As anyone with a vette will understand, part of the fun is updating the car. Some people like to add Plenty O’Bling (I think she was in a Bond movie), while others just want to improve performance and quality. Personally I like a little of both. The problem I have is limited facilities (no garage at the moment). As a result my backlog of projects has grown. When I had a chance to visit the WAZOO (Washington Area ZR-1 Owners Organization) I grabbed it – what could be better than meeting other owners and also getting some work done. Perfect!
The first part of my trip took me down Highway 69, Highway 400, then onto the 407 Expressway and finally the QEW. I timed the trip well and traffic was fairly light; the 407 is always a good option from this point of view and I use it often, despite the cost. I had an overnight stay in the Days Inn, St. Catharines, which was rather unpleasant. The room smelled terribly of smoke and the restaurant was closed – plus there was non-stop noise from the QEW. So much for the #2 choice on TripAdvisor! Luckily the experience was somewhat saved by the warmth and hospitality of the Red Onion Eatery and Bar that soon provided me with a full stomach and pleasant warmth from a few beers.
The second day drive saw me following a steady route down through New York, Pennsylvania and finally into Maryland itself, following I-190, US-15, US-22 and I-83. The scenery throughout was breathtaking and the roads weaved gently through deep valleys and around large rolling hills. In many ways it was like driving through a continuous car ad. The weather was beautiful and the sun warmed my way down.
One worrying thing: I had developed a noise. Or rather the Dragon had. Braking was accompanied by a tssk tssk. This seemed to be coming from the passenger-side rear but I had no way of checking on the road. The disk looked fine, so I decided to press on knowing I would have access to working facilities at my destination. When I drive on the street I’m easy on brakes, so I felt I could “baby” the Dragon till I could check things properly.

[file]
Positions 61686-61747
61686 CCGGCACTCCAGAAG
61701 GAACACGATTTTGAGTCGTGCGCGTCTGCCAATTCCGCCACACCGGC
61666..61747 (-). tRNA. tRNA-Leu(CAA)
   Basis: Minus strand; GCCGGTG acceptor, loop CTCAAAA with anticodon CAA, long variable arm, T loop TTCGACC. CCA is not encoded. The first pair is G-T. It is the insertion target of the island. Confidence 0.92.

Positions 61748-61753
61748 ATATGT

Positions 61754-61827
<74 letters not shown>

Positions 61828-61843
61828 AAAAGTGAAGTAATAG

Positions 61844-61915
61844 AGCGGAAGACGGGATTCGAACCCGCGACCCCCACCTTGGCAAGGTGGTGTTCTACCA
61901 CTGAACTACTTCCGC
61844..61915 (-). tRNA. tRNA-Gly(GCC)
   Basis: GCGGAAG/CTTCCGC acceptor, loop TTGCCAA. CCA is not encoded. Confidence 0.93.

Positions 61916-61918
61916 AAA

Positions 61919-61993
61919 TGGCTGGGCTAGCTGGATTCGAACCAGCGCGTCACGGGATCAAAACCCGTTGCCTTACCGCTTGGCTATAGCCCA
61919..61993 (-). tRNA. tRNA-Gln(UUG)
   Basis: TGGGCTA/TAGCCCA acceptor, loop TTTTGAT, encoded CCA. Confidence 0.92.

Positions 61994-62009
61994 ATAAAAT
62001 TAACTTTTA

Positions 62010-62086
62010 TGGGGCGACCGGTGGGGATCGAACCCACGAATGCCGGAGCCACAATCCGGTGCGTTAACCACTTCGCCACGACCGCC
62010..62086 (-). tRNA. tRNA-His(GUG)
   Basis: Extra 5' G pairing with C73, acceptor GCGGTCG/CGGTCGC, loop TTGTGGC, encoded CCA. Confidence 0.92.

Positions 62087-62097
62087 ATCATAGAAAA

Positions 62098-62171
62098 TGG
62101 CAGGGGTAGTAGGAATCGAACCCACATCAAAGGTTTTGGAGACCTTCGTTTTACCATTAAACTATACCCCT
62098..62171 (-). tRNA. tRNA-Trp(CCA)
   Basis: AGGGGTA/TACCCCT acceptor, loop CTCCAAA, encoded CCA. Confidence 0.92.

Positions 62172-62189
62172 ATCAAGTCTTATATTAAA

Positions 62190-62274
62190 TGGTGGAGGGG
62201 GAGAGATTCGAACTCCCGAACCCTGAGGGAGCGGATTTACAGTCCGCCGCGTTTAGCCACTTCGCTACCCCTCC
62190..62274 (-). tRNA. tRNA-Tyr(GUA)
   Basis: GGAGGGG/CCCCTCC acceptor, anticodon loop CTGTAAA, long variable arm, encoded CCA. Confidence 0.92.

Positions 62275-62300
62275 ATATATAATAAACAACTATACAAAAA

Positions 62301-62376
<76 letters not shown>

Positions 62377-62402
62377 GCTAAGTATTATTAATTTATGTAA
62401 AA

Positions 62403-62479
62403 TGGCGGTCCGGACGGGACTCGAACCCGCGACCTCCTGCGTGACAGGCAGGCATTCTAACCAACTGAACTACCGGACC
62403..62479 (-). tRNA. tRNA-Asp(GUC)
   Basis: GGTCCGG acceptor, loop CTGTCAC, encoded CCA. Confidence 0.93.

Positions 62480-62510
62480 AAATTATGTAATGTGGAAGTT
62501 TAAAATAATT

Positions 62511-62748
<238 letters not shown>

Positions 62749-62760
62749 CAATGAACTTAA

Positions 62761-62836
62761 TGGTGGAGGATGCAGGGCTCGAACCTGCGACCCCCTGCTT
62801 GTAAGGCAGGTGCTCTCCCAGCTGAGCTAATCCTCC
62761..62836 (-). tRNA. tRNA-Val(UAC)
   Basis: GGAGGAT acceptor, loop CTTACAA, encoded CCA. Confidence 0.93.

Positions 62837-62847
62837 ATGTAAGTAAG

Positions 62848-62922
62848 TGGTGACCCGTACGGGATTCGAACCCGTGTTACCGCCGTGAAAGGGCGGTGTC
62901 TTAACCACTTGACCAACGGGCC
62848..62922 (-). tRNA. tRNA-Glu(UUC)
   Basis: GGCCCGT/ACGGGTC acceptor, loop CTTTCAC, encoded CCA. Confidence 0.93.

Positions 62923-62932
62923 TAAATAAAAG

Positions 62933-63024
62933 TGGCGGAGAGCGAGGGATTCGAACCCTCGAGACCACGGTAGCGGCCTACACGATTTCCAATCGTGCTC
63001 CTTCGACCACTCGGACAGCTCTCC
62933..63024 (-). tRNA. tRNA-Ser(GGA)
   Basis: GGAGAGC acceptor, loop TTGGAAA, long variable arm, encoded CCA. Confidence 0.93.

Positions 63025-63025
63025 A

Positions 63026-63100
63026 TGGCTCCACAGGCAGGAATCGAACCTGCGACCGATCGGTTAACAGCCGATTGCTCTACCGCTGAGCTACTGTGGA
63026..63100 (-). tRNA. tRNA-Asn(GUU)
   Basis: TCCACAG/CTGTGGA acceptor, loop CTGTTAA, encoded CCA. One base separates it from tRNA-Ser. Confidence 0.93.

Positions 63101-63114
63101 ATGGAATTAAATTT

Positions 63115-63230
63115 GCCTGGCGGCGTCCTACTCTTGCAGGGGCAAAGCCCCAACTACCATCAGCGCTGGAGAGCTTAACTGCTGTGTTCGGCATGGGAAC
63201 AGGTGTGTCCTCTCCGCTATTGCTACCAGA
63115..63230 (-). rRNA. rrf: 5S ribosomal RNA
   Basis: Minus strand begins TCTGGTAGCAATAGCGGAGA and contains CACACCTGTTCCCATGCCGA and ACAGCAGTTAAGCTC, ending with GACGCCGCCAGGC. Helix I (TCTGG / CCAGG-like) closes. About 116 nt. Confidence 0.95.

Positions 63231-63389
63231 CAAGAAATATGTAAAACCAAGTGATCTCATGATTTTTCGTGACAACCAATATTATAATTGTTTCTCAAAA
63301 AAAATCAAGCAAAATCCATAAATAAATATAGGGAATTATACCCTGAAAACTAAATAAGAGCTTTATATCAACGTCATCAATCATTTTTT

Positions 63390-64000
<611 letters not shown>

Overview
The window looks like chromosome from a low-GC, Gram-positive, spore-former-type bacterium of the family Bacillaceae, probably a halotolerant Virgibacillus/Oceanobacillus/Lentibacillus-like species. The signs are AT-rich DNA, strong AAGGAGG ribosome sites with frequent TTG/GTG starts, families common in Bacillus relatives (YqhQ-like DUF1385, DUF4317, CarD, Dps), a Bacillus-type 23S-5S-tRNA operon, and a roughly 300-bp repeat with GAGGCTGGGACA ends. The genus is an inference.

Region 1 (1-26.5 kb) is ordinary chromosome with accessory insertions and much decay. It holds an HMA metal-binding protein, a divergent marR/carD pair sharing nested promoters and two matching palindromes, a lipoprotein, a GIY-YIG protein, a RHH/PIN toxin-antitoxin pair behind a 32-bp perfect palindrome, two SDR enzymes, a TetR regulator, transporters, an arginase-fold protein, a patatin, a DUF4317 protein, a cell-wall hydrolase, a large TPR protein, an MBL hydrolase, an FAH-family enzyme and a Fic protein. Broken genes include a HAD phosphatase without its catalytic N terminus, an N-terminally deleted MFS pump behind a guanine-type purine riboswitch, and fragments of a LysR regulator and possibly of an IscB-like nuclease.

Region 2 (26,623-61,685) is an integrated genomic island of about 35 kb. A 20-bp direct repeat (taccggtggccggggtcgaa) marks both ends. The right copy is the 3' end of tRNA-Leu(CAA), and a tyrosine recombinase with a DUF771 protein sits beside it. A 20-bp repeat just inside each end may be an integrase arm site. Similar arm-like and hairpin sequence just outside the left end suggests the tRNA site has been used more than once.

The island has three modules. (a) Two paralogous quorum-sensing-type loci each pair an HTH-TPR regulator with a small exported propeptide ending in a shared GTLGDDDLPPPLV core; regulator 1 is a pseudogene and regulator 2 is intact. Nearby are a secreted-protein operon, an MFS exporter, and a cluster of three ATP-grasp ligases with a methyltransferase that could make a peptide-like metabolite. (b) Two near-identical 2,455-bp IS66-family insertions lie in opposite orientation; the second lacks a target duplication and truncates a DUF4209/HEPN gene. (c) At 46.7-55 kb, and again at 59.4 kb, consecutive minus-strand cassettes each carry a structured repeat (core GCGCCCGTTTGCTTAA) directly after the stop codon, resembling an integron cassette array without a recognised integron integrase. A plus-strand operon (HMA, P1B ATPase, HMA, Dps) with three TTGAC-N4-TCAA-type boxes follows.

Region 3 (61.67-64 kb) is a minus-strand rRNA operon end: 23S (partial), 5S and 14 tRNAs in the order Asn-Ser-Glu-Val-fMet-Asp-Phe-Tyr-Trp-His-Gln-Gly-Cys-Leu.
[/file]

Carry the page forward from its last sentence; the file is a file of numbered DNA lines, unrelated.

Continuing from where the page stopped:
One of the nice things I stumbled on while in NY state was their “Thruway Travel Plazas.” All of these provide food (of the fast variety), gas and complementary wireless access. This was extremely civilized and allowed me to check email, fire off a few quick replies, as well as confirm my overall journey progress. If only all such stops were so well-equipped!
I encountered a strange transient gas shortage around Sunbury. I don’t usually run my vette low and fill up as soon as I’m getting near the quarter tank level. So as I approached this point I started keeping my eyes open for a gas station. Of course now I didn’t see any signs of one for about 15 miles (25km). The first station I came to was off the main highway and normally I would wait for the next one in hopes that it would be more accessible, but this time I thought I better take advantage.
I pulled off, found the gas station and… no gas! Or rather no “premium” gas. There was regular and mid grade, even diesel (which can be a little rare in North America), but nothing 91+. The chip in The Dragon means it should be run on 91+, and although I could get away with adding lower quality gas I wasn’t keen to try it.
Sure enough, the next gas station was the same. Then the next. And the next. And these weren’t ”no-name” gas stations, they were Esso and other “big” names. Even the Sunoco stations, usually reliable suppliers of 93 Octane, had the same combination – 87/89/Diesel.
By now I’d hit the reserve and was feeling uncomfortable. I saw another Esso perched on a hilltop just off the highway and pulled in, very happy to see the “Premium” sign on the pumps and gleefully filled up on the cheap gas. Yes, I said “cheap”. Filling up on 93 octane cost around $50 everywhere I went in the U.S. – here in Canada, filling up on 91 is never less than $70. So roughly 40% cheaper!
Arriving on the outskirts of Baltimore was somewhat of a culture shock. After living in the low volume traffic environment of Sudbury for seven years, the packed highways there were packed solid. I hadn’t seen anything like it since leaving England. I relied completely on “Jarvis”, my trusty GPS, hoping that his record of successful navigation would remain intact. Sure enough, by 2pm I was checking into my hotel. Wherever possible I stay in Marriot Hotels because of their complete non-smoking policy. The Fairfield Inn at White Marsh was comfortable and clean, a pleasant change from the previous night.
My friend David, from the WAZOO, came out to meet me as arranged and we went just down the road to White Marsh to grab some food and a few beers after the drive. David is a scurrilous influence and led me (unwillingly) into the Tilted Kilt. It’s hard to know where to put your eyes in such an environment but I enjoyed my “corruption” immensely.
Talking with David was like having a conversation with a friend you’ve had forever, but only just met. We talked ZR-1s, kilts, torrents, ZR-1s, life – did I mention ZR-1s? A fine pair of rogues if ever there were such!